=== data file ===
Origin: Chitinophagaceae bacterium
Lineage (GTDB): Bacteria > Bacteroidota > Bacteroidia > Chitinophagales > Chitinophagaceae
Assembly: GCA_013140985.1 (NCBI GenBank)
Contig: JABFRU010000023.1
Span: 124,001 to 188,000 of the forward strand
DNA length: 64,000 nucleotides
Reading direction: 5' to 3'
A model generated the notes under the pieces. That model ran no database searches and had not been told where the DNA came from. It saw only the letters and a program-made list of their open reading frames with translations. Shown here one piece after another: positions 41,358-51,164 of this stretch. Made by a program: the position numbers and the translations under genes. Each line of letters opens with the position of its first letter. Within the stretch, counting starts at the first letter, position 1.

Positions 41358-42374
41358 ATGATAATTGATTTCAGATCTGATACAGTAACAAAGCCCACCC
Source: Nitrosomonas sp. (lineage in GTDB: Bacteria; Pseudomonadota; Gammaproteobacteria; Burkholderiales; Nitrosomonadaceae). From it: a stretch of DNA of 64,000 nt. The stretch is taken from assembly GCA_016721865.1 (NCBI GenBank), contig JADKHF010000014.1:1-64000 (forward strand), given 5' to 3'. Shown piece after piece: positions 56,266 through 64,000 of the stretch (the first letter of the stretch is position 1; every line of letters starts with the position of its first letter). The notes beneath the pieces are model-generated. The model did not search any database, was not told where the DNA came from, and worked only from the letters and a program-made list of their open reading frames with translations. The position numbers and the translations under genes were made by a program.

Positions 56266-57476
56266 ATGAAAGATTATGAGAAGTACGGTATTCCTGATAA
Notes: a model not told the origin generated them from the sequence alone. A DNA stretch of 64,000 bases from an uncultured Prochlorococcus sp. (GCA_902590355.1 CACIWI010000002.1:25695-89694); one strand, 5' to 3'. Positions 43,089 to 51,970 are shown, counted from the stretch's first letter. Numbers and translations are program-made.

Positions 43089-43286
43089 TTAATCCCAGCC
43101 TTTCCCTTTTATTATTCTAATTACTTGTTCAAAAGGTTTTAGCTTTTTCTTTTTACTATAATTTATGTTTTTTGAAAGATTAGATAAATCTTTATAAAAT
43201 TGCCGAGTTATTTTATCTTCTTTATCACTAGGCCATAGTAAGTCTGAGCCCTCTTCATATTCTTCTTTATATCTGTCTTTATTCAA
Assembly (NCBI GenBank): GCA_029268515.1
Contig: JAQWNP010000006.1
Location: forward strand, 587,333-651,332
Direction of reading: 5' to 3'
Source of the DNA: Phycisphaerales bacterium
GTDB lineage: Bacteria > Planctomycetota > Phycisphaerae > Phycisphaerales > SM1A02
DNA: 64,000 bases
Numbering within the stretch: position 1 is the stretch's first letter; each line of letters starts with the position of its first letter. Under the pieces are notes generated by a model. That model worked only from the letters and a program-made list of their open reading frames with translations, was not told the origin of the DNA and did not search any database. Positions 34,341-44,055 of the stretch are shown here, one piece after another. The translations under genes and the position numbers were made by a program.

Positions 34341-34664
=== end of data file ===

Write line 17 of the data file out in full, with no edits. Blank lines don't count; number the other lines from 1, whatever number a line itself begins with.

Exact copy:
43101 TTTCCCTTTTATTATTCTAATTACTTGTTCAAAAGGTTTTAGCTTTTTCTTTTTACTATAATTTATGTTTTTTGAAAGATTAGATAAATCTTTATAAAAT